Originally uploaded at SSRN.


Congress has overlooked a powerful tool for regulating within state jurisdictions: the Property Clause of the United States Constitution. The United States Government owns land in every state and approximately thirty percent of the total land in the United States. The federal government's authority to regulate its property within states derives from the Property Clause and has been described by the Supreme Court as "without limitation."

Professor Appel traces the historical development of the Constitution's Property Clause, from its pre-constitutional origins through modern Supreme Court decisions and academic conceptions. Professor Appel compares the narrow view of Property Clause scholarship - that the federal government is vested only with the powers of an ordinary proprietor - with the broader view - that the federal government is both proprietor and sovereign over its property. Appel concludes that both history and Supreme Court precedent support the broader view, yet its implications go unrealized by Congress and most constitutional scholars.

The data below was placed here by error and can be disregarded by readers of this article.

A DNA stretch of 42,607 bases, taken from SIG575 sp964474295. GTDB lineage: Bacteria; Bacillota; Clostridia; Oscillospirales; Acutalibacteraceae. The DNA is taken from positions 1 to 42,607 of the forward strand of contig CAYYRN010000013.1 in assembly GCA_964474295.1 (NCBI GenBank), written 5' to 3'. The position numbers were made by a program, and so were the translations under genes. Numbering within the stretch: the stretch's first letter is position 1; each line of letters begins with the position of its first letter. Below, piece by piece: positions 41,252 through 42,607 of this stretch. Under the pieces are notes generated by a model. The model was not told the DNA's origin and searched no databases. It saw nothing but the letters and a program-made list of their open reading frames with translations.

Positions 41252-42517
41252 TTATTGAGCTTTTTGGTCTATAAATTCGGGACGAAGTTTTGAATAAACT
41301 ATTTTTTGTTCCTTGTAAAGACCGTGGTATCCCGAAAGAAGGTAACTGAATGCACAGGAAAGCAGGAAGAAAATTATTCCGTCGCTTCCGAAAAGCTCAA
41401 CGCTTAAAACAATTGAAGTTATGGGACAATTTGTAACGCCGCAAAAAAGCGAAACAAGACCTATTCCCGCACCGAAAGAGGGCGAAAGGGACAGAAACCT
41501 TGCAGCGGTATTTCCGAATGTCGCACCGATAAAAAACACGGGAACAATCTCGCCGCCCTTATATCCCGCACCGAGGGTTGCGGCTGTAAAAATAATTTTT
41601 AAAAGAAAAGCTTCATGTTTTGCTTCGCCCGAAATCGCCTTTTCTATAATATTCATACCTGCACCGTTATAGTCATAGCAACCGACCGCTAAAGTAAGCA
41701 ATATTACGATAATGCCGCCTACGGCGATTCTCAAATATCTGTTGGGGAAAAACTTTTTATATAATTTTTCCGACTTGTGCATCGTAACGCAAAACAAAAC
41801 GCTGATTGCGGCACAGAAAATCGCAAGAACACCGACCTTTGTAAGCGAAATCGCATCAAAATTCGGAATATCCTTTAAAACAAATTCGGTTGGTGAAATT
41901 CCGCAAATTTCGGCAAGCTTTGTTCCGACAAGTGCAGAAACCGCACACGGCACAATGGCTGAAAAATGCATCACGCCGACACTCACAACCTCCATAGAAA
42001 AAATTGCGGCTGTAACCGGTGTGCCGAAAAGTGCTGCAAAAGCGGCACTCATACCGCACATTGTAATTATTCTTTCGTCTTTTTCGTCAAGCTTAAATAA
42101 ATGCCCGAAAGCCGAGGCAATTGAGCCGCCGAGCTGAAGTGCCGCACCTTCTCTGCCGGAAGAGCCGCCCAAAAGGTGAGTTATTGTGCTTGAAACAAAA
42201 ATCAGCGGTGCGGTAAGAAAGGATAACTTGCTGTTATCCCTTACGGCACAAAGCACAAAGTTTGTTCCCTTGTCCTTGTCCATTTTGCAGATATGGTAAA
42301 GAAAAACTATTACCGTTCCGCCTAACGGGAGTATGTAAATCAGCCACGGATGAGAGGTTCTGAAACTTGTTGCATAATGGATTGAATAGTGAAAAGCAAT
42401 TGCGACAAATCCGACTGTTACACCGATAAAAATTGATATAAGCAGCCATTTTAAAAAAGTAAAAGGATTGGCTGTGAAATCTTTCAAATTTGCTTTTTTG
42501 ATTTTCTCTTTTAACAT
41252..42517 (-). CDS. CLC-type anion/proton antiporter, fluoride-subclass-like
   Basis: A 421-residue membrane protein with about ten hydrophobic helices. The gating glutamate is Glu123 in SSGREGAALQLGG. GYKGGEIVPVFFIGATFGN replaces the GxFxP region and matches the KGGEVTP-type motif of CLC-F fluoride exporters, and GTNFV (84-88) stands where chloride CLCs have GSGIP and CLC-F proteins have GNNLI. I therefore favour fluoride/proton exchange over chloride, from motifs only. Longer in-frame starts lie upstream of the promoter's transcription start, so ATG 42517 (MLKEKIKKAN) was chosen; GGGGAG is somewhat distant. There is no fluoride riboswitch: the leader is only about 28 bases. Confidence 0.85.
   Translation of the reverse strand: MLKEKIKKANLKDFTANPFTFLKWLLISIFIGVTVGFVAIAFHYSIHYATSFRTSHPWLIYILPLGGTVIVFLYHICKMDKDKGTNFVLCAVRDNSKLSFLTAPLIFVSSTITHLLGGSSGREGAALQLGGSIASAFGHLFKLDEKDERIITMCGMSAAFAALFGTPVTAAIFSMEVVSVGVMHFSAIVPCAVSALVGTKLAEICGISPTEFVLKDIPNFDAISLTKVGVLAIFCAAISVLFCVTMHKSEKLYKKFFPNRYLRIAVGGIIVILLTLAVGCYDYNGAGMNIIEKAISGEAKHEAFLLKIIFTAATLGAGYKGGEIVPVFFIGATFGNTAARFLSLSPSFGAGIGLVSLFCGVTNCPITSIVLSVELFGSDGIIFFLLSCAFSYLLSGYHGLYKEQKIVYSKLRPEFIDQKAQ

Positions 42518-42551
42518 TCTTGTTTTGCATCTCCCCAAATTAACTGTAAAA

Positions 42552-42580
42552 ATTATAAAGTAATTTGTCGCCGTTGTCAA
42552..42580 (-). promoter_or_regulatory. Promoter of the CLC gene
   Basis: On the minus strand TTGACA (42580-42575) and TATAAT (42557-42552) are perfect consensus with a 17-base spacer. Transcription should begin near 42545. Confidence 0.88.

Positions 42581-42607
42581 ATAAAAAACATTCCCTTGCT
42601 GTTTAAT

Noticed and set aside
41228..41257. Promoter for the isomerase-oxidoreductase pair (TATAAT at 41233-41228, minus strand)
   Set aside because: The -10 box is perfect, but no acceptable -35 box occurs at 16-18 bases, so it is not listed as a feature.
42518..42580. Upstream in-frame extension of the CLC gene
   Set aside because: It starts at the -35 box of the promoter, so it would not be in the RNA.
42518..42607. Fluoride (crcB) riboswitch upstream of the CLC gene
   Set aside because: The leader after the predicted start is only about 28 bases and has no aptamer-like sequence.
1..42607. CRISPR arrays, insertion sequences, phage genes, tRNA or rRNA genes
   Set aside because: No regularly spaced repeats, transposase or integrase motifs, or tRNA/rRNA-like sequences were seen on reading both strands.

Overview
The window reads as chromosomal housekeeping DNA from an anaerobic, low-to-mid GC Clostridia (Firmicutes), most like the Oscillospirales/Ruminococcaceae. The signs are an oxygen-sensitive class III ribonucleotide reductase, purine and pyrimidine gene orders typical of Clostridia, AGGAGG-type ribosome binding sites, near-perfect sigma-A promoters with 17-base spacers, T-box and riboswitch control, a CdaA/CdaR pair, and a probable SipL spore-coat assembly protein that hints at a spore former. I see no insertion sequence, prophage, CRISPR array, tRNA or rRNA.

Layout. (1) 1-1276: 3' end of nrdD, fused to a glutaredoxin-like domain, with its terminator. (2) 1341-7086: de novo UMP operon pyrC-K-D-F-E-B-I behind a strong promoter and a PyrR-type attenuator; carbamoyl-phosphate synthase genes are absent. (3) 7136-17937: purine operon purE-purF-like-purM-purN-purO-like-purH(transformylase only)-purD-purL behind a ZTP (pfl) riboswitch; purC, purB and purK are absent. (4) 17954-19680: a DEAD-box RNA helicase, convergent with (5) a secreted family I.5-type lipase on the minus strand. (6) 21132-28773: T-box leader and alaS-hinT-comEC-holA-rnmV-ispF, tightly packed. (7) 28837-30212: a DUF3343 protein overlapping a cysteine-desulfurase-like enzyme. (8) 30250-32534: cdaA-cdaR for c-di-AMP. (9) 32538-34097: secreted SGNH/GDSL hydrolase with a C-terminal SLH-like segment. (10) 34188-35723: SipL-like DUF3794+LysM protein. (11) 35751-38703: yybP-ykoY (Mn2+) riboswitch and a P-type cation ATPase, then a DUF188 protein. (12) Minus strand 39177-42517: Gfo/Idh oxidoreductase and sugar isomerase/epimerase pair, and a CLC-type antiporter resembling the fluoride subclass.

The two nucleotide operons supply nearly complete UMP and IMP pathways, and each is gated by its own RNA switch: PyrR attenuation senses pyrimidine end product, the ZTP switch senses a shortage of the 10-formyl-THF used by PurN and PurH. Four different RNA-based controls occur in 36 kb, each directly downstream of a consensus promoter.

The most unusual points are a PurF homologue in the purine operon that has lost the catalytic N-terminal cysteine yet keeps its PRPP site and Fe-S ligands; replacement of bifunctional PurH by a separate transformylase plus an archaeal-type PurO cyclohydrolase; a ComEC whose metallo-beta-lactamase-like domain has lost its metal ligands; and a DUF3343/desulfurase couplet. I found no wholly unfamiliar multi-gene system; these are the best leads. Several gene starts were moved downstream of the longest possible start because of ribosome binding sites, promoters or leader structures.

The Article goes on to suggest that the federal government's jurisdiction over extraterritorial matters should be viewed by anaology to the Commerce Clause, while federal action over its own property and activities thereon is most analogous to Congress's spending power. The Article suggests that, although the federal government's ability to regulate intrastate activities has recently been curtailed in Commerce Clause jurisprudence, the expansive - and often ignored - Property Clause could empower Congress where the Commerce Clause fails to provide such foundation. The Article contends that application of the reformulated view of the Property Clause would vest in the government broad authority to regulate its property in direct contravention of state law.

This Article concludes that the broad authority conferred by the Property Clause could furnish an alternative basis for federal authority over environmental regulations.